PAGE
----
Failure has a wonderful capacity to reveal opportunities that otherwise remain hidden.
Disastrous ‘A’ Level results in 1984 forced me to take a gap year.
Whilst I envied friends destined for university, part of me delighted in the chance to step off the education treadmill…
Suddenly I was making choices, dealing with consequences and relying less on others. I quickly found a job (earning a pittance) in a Cumbrian hotel and subsequently worked at a field centre, school and finally an office.
And hitchhiking became a way of life. Yes it made travel between places and jobs affordable, but I realise now how it chimed perfectly with my new independent lifestyle.
Thrive on independence, freedom and responsibility?
And if like me, you thrive on responsibility and enjoy control over your own destiny, you are probably far more likely to want to start a business one day without being financially dependent on others.
In other words, you’ll be in charge of your own venture. And all this starts with startup business bootstrapping.
Startup business bootstrapping – how does it work?
When I left university with a degree and overdraft, I worked every hour at events such as Wimbledon and Ascot. I managed to get my finances into the black and even put some money aside for starting my first venture.
September 1989, I chose to ‘bootstrap’ my first business. Whilst I did negotiate a small bank loan, it certainly never crossed my mind to follow the investment/angel route, probably because their services were far less prominent back then.
As an aside, I am somewhat sceptical about the amount of money and effort universities in-particular put into ‘high growth’ support services. I believe this issue is more driven by available public funding rather than real business demand, which is the wrong way round.
By bootstrapping a startup business I was also able to start as a sole trader. This meant I wasn’t subject to complex and potentially expensive partnership or Limited Company agreements. My tax situation was more straightforward too. And of course, being a sole trader meant my finances were kept completely private unlike – limited companies that must submit their accounts every year for public scrutiny at Companies House.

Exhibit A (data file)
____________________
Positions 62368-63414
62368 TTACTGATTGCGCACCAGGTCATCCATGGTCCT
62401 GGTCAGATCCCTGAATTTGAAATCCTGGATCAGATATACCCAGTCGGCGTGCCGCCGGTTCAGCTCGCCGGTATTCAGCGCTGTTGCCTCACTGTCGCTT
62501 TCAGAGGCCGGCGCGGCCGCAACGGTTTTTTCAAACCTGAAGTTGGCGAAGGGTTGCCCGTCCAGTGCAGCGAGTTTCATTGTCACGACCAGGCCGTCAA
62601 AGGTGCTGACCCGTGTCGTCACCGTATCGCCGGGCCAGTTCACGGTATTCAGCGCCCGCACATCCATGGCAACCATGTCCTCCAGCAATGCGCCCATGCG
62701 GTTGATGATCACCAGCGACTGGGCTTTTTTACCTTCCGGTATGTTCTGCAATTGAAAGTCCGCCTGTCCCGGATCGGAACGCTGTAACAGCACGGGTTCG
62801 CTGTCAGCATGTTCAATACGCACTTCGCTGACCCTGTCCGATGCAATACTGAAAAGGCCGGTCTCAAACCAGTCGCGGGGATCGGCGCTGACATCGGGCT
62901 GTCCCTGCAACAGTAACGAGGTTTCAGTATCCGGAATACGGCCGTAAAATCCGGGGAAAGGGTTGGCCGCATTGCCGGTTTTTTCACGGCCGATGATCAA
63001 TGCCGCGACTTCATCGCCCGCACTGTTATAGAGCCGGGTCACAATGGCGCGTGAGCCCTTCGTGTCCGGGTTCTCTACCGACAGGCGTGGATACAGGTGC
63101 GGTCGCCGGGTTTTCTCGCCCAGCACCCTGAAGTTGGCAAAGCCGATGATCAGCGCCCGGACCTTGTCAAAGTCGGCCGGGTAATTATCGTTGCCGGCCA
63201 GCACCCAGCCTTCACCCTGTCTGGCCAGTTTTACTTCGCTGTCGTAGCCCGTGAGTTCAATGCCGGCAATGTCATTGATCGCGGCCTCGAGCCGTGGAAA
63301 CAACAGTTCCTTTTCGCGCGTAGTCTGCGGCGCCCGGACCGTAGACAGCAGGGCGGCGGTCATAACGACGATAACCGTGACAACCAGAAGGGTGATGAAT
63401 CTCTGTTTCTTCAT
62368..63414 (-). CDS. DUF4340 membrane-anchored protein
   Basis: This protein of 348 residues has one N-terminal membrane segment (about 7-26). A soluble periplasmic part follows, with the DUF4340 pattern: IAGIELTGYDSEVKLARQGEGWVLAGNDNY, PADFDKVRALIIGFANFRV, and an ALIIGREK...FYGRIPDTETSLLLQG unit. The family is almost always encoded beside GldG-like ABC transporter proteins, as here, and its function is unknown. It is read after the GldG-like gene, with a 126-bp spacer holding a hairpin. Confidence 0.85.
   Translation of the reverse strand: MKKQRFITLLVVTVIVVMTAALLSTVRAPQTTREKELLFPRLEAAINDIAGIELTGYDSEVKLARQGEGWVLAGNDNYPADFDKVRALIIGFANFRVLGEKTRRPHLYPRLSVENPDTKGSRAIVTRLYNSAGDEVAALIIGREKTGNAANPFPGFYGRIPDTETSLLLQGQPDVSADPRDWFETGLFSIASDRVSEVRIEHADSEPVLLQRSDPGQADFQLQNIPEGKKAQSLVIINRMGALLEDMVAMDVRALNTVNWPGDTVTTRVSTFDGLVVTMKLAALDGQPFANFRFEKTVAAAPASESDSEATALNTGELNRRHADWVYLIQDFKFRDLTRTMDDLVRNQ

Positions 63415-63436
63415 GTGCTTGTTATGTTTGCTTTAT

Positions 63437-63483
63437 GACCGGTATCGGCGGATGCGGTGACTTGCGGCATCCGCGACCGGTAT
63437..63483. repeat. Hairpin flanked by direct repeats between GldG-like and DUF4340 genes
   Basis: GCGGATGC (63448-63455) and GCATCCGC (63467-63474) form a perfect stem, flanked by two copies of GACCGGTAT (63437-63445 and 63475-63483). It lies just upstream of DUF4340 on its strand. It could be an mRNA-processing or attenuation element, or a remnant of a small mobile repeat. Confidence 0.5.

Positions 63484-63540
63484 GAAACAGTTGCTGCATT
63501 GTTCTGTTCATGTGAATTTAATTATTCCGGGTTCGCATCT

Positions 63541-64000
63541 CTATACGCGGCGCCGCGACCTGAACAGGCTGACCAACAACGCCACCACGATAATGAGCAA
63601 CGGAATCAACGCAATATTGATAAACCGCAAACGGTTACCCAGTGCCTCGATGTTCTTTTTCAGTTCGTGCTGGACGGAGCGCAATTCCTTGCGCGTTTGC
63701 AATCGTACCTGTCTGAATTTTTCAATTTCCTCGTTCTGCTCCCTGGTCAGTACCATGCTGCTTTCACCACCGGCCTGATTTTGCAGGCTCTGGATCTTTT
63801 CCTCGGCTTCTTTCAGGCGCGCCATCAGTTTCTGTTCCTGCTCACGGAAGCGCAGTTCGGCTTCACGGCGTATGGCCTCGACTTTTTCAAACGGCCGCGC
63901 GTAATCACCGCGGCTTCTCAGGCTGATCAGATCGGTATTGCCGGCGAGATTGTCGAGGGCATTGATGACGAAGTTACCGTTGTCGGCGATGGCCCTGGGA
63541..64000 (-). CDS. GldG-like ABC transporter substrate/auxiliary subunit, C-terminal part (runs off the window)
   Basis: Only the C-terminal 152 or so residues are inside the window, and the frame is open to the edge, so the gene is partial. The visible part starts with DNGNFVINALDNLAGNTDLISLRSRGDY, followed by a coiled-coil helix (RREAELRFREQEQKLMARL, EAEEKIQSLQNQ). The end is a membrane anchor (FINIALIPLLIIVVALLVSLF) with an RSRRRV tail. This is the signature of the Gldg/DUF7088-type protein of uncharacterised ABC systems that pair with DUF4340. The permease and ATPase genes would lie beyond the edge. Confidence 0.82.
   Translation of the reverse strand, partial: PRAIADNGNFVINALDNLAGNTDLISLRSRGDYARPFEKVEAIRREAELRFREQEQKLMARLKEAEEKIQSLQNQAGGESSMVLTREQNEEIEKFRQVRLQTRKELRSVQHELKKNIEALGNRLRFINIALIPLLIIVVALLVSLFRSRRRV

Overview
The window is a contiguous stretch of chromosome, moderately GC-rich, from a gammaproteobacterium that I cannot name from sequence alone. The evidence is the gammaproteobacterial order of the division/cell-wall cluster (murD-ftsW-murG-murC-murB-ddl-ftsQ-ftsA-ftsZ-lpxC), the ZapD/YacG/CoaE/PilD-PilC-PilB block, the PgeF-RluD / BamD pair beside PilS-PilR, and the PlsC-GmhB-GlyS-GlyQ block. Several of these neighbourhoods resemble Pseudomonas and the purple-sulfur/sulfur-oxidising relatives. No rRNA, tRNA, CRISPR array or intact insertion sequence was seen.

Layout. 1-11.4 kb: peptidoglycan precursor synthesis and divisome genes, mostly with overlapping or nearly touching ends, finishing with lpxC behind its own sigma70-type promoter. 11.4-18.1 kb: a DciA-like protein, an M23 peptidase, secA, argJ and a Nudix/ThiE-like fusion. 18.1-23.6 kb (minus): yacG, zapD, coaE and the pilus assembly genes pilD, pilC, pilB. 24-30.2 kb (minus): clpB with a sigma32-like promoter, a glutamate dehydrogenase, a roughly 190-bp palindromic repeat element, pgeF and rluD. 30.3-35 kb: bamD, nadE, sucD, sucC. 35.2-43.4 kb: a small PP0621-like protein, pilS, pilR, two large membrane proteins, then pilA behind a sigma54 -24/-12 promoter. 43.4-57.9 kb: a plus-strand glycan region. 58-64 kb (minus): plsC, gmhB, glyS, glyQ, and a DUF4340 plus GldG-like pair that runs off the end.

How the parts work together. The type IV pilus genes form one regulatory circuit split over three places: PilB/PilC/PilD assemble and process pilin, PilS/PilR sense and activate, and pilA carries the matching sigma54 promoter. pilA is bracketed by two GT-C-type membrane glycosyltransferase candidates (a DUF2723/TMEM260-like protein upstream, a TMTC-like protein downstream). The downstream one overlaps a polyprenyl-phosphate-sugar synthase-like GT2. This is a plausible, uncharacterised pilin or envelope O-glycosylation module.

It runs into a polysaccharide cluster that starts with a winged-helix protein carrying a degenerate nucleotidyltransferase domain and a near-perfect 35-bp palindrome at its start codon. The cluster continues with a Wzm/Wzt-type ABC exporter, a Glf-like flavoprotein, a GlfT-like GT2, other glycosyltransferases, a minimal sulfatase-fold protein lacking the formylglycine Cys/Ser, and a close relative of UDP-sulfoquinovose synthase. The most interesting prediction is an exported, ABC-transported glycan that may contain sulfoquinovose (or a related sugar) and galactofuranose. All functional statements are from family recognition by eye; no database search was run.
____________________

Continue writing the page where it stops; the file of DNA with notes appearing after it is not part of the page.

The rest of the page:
As a bonus, this also meant there was no one telling me I ‘had to’ write a ‘business plan‘ to acquire funding. This lean approach to start-up has been researched and written about by academics, among them Colin Jones from Tasmania who has posted relevant materials on his website.
Bootstrapping a startup business, like hitchhiking, keeps things simple and you just have to rely on yourself. You get out what you put in but of course when things go awry there’s only you to sort them out.
This might sound scary but the highs in almost every business case I’ve ever known outstrip the lows. And importantly, as you travel along this route so your horizons for what is possible in your life expand almost exponentially.
But whilst going solo has real merit, it won’t take long before you’re having to work with other people. Whether you work with external partners or hire staff, opportunities to grow your business will present themselves and it quickly becomes impossible to do everything yourself.
As a consequence, in the early stages of bootstrapping a startup business, it’s important to develop and understand the team-working skills which will allow you to work with and get the most out of others.
Key Learning Points: Startup business bootstrapping gives you complete control and means you are not answerable to any external funder/investor. This simplest of routes not only makes life easier but it also means you benefit from everything you put into your work.